As the pandemic continues to consume 2020, local organizations are trying to manage what appears to be an increasing amount of food waste.

In a survey done by Dalhousie University of Canadian households in August, respondents reported generating 13.5 per cent more organic food waste than before the pandemic.

This has organizations like FoodSharing Ottawa concerned about the impact all that wasted produce will have on food security.

“As an organization, we were created to address the issue of food waste first and foremost. The fact that by doing our work we also have a positive effect on helping to address the issue of food insecurity is a wonderful by-product of our efforts,” said Olga Tkachuk.

Whether food is tossed because of an expiry date, a damaged package or being considered “ugly produce,” Food Sharing Ottawa volunteers collect unwanted food and deliver it to charities and non-profit organizations.

Cooking for a Cause

One of those destinations is The Parkdale Food Centre, which runs a food bank among other services. Its newest initiative is Cooking for a Cause, which involves working with local businesses to get their workers cooking signature dishes, also making use of any remaining goods.

“We just want to make beautiful meals for people. Right now, we are working with 14 local restaurants and making about 4,000 meals a week for 25 different social service agencies. That started with COVID,” said Executive Director Karen Secord.

“They are cooking the same dishes, just for a different clientele, and getting to people who really need it. We were able to employ staff, but also salvage a lot of food and ingredients,” she noted.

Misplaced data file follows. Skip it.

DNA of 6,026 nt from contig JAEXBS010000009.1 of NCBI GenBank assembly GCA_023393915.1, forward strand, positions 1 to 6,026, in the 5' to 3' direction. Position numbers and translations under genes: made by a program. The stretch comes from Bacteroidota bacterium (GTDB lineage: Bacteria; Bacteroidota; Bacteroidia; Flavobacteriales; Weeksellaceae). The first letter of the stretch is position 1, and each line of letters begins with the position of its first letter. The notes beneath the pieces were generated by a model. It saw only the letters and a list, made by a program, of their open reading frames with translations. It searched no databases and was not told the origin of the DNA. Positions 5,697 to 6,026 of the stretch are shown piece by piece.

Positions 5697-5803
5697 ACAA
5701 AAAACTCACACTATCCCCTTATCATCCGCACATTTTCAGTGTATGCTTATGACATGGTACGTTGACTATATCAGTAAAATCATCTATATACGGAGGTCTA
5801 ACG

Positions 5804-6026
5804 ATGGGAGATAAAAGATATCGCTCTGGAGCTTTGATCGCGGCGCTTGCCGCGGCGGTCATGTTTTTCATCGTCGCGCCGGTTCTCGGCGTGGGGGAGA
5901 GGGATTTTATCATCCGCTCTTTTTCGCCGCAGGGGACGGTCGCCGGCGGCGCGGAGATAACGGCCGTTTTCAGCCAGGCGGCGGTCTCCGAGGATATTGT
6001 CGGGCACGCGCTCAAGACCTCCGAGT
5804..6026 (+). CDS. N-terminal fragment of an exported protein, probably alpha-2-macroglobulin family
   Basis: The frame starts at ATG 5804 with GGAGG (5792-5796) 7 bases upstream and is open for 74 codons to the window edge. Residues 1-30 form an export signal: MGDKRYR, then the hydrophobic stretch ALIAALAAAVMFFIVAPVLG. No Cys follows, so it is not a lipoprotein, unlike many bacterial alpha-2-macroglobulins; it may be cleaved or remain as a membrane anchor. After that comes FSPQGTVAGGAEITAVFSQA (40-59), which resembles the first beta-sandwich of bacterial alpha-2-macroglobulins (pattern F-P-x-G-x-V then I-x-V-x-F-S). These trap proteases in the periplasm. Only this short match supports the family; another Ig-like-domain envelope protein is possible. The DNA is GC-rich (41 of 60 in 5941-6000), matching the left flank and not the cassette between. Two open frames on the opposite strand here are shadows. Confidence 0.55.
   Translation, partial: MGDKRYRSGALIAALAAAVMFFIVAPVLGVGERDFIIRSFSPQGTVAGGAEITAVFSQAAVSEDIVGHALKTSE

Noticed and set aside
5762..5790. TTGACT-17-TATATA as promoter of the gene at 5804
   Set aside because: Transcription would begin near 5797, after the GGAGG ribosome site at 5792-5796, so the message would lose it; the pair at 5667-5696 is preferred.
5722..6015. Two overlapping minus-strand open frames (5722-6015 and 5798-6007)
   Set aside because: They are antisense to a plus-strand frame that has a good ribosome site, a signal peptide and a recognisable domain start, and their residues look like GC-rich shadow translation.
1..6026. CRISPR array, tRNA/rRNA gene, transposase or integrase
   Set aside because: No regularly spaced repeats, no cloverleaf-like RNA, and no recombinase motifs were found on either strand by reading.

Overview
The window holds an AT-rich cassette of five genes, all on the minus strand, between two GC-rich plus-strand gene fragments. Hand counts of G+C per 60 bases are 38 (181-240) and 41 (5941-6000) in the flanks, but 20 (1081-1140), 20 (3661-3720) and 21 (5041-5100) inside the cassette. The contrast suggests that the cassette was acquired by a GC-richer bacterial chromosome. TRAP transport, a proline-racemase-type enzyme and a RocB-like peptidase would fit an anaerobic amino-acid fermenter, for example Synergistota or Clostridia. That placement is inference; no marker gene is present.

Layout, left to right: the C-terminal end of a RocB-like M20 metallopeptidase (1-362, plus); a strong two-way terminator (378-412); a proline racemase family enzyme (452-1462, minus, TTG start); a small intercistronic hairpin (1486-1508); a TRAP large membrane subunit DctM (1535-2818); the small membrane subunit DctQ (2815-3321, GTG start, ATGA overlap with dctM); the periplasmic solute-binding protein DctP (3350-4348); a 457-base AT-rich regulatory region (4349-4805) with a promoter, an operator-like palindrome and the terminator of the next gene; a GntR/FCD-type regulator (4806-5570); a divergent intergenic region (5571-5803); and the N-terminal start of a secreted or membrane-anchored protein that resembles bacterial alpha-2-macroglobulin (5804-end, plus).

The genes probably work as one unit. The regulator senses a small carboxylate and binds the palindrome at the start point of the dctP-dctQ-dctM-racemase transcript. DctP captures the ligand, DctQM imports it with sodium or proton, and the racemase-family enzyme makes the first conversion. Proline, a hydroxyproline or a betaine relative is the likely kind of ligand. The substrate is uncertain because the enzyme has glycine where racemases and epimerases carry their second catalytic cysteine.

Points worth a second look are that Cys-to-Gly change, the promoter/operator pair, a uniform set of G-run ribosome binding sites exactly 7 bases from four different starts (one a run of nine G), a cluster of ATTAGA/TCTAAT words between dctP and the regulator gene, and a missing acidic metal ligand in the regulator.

Carleton University’s dining services is one of the organizations supporting Cooking for a Cause. In late November they announced a donation of more than $6,500 to help cover the costs of food, transportation and labour.

“We have prioritized social sustainability during these incredibly challenging times,” said Gabriella Carrier, sustainability manager for Carleton Dining.

The university’s kitchen staff pride themselves on encouraging a waste-free environment, actively monitoring the amount of daily waste with Leanpath tracking systems, adjusting information to show the amount of food that needs to be ordered and prepared, addressing the root cause.

“We must invest in a food system infrastructure that makes it more appealing to producers to get their food to Canadians who need it, rather than letting their excess product be thrown away,” she said.

“I have learned a lot about developing long-term solutions to food insecurity [and waste] on a municipal level through The Parkdale Food Centre.”

Foodshare Ottawa’s Tkachuk says she is eager to see more participation in this communal mission and that she hopes to see food waste numbers go down.

“The main misconception is that this food is, well, garbage. And it couldn’t be further from the truth.”